Design of Remote Quiet Zones Using Spot-Type Sound Reducers
This paper presents a local control approach to generate remote quiet zones. To deal with situations where global control can hardly be achieved, it is proposed to use an arrangement of spot-type sound reducers as originally suggested by Olson and May. Assuming that cross-coupling between control units is weak, each can be controlled independently and a decentralised feedback controller is implemented without the need for direct monitoring of the primary source. Active noise attenuation in the remote target region is achieved using a linear quadratic optimization based on prior knowledge of the transfer path of the system. The performance of a particular configuration comprising three control units is examined by numerical simulation and experimentally evaluated for a tonal noise source in a free-field environment. An average noise reduction of about 6 dB was measured in a target region of volume 0.25 × 0.25 × 0.25 m3 for a 160 Hz tonal primary source distant more than one wavelength from the secondary sources. The performance of the control system in relation to changes in the primary field is also considered with a view to extending the concept to more realistic enclosed sound field conditions in future work.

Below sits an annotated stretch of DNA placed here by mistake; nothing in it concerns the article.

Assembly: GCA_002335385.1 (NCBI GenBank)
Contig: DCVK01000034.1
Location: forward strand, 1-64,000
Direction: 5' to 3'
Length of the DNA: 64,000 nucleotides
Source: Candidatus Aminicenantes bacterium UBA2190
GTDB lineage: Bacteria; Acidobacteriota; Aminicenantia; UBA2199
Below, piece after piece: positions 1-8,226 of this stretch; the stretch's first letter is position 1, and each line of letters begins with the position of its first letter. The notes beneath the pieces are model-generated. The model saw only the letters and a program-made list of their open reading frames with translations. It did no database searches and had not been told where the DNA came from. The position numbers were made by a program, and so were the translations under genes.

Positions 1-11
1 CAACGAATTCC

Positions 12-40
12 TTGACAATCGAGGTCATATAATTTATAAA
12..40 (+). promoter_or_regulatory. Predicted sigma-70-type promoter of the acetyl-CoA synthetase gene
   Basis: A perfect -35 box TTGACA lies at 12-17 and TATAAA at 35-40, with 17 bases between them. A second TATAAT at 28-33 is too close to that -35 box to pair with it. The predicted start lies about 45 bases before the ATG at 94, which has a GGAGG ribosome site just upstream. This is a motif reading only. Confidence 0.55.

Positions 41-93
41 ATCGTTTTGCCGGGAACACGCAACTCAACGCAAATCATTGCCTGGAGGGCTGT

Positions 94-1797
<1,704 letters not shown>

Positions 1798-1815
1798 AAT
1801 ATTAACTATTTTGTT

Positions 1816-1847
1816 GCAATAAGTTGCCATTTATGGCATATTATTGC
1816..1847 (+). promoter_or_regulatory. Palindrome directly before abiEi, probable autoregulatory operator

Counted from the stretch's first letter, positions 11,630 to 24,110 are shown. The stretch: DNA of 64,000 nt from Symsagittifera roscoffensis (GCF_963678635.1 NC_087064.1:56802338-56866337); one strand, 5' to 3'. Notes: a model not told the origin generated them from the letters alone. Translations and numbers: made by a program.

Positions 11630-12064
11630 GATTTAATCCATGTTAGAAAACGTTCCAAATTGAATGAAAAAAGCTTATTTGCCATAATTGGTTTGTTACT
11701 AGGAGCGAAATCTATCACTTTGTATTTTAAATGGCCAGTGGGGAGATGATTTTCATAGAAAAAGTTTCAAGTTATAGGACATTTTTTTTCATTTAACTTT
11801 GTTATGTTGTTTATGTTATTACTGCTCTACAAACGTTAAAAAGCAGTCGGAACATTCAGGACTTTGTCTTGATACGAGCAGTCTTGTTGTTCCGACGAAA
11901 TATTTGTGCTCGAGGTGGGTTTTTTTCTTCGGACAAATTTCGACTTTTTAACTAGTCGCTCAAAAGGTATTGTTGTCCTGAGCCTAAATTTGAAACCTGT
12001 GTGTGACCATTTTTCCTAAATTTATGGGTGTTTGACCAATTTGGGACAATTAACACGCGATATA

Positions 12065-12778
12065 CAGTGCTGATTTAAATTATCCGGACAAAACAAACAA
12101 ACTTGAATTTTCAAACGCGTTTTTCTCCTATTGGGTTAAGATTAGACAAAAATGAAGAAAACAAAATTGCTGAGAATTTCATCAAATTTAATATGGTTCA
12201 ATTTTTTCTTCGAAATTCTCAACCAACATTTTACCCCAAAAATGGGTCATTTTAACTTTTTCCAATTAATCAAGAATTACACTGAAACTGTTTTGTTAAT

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Document Type: Research Article
Publication date: September 1, 2017
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- Acta Acustica united with Acustica, published together with the European Acoustics Association (EAA), is an international, peer-reviewed journal on acoustics. It publishes original articles on all subjects in the field of acoustics, such as general linear acoustics, nonlinear acoustics, macrosonics, flow acoustics, atmospheric sound, underwater sound, ultrasonics, physical acoustics, structural acoustics, noise control, active control, environmental noise, building acoustics, room acoustics, acoustic materials, acoustic signal processing, computational and numerical acoustics, hearing, audiology and psychoacoustics, speech, musical acoustics, electroacoustics, auditory quality of systems. It reports on original scientific research in acoustics and on engineering applications. The journal considers scientific papers, technical and applied papers, book reviews, short communications, doctoral thesis abstracts, etc. In irregular intervals also special issues and review articles are published.
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